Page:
The correlation between serum inflammatory, antioxidant, glucose handling biomarkers, and Dietary Antioxidant Index (DAI) and the role of DAI in obesity/overweight causation: population-based case-control study.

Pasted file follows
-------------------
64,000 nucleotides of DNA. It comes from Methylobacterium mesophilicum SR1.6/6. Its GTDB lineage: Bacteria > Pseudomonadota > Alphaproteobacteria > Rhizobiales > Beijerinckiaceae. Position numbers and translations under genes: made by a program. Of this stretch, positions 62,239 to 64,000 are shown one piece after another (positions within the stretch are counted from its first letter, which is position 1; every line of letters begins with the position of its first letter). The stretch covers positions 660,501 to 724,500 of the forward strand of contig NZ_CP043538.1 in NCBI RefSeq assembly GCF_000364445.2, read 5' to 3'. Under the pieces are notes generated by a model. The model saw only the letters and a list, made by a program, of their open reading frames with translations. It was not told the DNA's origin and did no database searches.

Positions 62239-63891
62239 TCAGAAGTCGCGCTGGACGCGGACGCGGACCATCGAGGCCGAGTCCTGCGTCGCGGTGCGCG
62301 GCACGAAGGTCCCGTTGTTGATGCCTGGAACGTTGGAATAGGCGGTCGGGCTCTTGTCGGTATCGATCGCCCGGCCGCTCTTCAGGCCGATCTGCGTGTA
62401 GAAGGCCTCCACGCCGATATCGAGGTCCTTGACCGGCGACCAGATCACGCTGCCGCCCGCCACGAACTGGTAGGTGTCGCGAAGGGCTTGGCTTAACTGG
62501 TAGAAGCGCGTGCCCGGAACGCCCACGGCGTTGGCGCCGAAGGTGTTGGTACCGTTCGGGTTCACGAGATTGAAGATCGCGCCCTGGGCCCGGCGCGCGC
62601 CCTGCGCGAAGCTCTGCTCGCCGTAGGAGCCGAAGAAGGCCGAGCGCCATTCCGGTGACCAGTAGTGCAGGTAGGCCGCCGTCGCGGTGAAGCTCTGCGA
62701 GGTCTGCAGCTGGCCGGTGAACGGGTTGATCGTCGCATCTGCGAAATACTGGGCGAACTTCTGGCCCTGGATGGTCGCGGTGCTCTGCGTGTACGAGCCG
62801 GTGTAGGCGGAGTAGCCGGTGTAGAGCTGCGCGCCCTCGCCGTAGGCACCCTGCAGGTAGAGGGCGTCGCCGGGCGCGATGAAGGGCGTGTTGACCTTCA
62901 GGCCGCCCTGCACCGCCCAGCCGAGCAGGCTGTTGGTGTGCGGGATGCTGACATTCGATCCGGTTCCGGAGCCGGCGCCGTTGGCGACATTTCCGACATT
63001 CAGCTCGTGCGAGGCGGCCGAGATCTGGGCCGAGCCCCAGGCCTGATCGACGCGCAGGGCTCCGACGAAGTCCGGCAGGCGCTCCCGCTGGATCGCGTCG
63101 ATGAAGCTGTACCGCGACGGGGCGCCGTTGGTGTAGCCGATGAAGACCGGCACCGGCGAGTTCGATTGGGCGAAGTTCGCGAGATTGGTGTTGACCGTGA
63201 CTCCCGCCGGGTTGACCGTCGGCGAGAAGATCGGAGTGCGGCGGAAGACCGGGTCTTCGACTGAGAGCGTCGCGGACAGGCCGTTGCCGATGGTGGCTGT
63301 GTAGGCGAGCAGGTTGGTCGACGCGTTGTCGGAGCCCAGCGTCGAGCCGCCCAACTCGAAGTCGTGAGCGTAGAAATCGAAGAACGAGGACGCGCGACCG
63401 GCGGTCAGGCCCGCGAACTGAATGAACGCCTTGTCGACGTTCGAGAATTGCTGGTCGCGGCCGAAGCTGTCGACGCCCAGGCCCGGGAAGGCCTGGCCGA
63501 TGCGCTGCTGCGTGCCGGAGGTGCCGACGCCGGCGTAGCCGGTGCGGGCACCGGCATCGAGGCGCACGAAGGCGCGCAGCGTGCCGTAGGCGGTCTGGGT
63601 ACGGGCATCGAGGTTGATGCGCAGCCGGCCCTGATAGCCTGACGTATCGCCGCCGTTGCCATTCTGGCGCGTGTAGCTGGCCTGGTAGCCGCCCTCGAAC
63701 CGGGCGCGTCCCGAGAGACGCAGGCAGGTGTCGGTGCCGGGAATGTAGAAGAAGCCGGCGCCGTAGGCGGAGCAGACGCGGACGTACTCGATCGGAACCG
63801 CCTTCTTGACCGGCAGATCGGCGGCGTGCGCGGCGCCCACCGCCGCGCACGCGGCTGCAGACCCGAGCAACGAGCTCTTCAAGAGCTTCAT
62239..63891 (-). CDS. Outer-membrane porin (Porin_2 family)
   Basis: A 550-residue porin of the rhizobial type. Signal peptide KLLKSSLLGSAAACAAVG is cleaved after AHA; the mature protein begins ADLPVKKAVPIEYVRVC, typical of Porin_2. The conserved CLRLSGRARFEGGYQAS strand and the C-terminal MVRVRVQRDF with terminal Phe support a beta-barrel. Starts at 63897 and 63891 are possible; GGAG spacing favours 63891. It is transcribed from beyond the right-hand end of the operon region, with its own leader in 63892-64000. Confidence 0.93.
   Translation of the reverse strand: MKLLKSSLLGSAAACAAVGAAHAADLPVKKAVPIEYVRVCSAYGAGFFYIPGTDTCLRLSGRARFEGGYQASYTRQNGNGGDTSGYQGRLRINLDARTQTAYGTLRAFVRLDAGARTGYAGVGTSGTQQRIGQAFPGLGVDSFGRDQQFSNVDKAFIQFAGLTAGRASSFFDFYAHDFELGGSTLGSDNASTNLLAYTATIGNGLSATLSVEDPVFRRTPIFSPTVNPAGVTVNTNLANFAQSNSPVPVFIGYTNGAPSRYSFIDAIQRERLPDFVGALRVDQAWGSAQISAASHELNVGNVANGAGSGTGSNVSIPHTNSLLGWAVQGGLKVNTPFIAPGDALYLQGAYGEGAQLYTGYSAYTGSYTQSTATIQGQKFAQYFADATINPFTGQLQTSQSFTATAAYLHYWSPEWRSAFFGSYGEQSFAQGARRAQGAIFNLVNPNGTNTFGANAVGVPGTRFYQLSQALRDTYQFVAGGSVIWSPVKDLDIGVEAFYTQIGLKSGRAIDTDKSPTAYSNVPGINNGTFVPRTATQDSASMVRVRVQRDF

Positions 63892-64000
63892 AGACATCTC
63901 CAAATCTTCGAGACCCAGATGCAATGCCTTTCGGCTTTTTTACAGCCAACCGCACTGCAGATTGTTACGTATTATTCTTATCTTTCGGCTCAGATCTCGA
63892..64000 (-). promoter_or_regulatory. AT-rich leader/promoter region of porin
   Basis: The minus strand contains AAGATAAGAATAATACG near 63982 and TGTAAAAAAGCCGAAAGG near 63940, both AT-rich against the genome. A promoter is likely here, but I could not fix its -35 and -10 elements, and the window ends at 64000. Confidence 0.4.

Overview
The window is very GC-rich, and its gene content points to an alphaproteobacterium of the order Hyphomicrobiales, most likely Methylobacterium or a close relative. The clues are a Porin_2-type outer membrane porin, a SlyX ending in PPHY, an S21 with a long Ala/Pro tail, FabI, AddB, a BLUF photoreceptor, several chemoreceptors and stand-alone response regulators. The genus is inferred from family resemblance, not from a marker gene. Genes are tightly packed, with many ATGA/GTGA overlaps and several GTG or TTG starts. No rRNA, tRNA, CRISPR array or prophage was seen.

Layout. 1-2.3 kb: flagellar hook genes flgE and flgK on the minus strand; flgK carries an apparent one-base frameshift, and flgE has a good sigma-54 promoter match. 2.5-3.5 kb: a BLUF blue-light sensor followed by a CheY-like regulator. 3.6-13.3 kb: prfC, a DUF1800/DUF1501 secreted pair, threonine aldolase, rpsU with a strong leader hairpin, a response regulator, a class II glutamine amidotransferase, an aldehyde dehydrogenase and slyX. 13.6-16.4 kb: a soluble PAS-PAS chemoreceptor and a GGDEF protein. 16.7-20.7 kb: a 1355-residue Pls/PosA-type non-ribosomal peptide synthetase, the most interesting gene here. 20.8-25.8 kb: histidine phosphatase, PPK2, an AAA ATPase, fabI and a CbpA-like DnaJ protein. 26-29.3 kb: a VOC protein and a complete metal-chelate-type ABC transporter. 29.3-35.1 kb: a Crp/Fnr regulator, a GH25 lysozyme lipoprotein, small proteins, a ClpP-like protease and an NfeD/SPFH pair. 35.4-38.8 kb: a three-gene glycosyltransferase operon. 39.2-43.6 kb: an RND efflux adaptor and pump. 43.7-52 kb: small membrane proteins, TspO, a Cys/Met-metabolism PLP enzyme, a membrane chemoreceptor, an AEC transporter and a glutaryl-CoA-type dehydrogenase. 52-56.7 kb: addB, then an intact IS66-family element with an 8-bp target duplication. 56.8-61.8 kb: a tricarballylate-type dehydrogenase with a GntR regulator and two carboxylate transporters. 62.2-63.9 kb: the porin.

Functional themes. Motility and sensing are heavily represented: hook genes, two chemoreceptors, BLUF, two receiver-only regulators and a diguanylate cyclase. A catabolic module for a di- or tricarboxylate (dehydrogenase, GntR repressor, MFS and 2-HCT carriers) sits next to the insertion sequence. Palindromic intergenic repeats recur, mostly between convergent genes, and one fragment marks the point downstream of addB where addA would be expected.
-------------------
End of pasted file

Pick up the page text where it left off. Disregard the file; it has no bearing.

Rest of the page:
BACKGROUND: Obesity is a multifactorial disease, and about 40% of world adults are overweight, and about 20% are obese. Diet is one of the most important factors in the causality of obesity. The interactions between the diet and gut microbiota or chronic inflammation pathways highlight the importance of its various aspects in the incidence and prevalence of obesity. At the same time, diet is a combination of several antioxidants that are needed together for the body's antioxidant system. The Dietary Antioxidant Index (DAI) is a valid nutritional tool, and its correlation has been studied concerning total antioxidant capacity and malondialdehyde. The study aimed to examine the relationship between the DAI and the odds of obesity. We hypothesized that a higher DAI score indicating a predominantly antioxidant diet has a protective effect against odds of obesity. METHODS: In this population-based case-control study, 812 participants with a higher body mass index (BMI) than 25 were selected as the case group. Also, 793 participants with BMI in the range of 17.9-24.9 were selected as the control group. A valid and reliable 124-item food frequency questionnaire (FFQ) was used to assess dietary intake. Based on FFQ data, we summed up the standardized intake of the major dietary antioxidants, including vitamin A, E, C, selenium, zinc, and manganese, to calculate DAI. RESULTS: In a multivariable adjusting model, there was a significant association between DAI (as a continuous variable) and BMI (odds ratio (OR) = 0.95; 95% CI: 0.92-0.99; P value = 0.02). Also, there was a significant association between DAI (as a categorized variable) and body surface area with multivariable adjusting model (OR = 0.79; 95% CI: 0.64-0.98; P value = 0.04). CONCLUSION: In conclusion, the DAI can accurately predict some serum antioxidant and anti-inflammatory levels along with glucose handling markers.